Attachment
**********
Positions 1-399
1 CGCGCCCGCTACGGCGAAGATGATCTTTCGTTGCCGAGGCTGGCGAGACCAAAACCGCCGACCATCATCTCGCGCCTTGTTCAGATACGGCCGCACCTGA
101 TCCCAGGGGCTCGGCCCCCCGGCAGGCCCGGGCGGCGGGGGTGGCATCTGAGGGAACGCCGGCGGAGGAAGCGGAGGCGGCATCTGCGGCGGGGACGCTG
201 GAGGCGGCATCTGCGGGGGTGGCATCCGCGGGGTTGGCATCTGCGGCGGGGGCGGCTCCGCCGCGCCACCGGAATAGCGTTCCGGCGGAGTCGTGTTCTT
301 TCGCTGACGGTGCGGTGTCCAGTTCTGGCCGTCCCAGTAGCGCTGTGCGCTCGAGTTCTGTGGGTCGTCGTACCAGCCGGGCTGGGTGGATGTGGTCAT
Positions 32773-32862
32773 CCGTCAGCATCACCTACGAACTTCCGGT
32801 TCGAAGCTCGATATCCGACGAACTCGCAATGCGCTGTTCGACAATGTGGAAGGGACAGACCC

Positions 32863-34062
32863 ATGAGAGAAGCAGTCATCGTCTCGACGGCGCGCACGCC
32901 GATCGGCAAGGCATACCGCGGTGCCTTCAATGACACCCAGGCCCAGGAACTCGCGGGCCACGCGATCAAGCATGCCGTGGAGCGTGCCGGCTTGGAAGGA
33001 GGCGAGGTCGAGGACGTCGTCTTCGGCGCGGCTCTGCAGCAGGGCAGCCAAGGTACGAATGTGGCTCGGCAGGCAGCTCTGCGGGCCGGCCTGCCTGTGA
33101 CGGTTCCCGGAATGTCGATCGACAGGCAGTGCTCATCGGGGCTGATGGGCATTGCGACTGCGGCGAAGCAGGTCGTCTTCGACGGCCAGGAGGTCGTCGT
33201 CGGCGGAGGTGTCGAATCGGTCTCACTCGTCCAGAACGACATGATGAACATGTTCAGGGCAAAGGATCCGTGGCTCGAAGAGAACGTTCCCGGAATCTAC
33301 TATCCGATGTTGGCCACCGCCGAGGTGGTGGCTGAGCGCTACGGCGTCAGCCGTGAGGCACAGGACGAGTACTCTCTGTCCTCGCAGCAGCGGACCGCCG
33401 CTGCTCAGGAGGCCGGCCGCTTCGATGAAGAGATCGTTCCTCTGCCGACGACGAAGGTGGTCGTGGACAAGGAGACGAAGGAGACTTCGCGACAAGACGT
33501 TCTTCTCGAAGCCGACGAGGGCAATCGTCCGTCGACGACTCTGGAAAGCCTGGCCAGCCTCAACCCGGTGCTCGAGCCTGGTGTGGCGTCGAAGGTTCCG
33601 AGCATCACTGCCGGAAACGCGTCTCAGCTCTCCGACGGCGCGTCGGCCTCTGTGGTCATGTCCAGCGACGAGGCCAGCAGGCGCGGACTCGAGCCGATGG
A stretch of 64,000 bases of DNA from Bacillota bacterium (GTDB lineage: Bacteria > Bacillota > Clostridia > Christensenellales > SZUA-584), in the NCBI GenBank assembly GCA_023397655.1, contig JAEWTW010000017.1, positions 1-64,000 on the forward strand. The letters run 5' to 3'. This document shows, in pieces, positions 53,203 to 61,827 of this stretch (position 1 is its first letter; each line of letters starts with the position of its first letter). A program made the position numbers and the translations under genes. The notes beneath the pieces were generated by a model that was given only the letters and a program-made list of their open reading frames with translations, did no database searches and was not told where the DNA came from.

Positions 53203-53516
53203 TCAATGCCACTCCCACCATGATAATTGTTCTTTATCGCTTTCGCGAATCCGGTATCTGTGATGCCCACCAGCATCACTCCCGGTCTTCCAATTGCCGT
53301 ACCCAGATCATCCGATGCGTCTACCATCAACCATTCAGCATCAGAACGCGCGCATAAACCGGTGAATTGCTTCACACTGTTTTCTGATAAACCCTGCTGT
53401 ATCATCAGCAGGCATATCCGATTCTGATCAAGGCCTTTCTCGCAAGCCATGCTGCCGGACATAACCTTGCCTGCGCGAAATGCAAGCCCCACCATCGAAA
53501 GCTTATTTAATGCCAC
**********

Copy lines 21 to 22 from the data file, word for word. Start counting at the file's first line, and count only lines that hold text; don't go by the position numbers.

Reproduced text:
53203 TCAATGCCACTCCCACCATGATAATTGTTCTTTATCGCTTTCGCGAATCCGGTATCTGTGATGCCCACCAGCATCACTCCCGGTCTTCCAATTGCCGT
53301 ACCCAGATCATCCGATGCGTCTACCATCAACCATTCAGCATCAGAACGCGCGCATAAACCGGTGAATTGCTTCACACTGTTTTCTGATAAACCCTGCTGT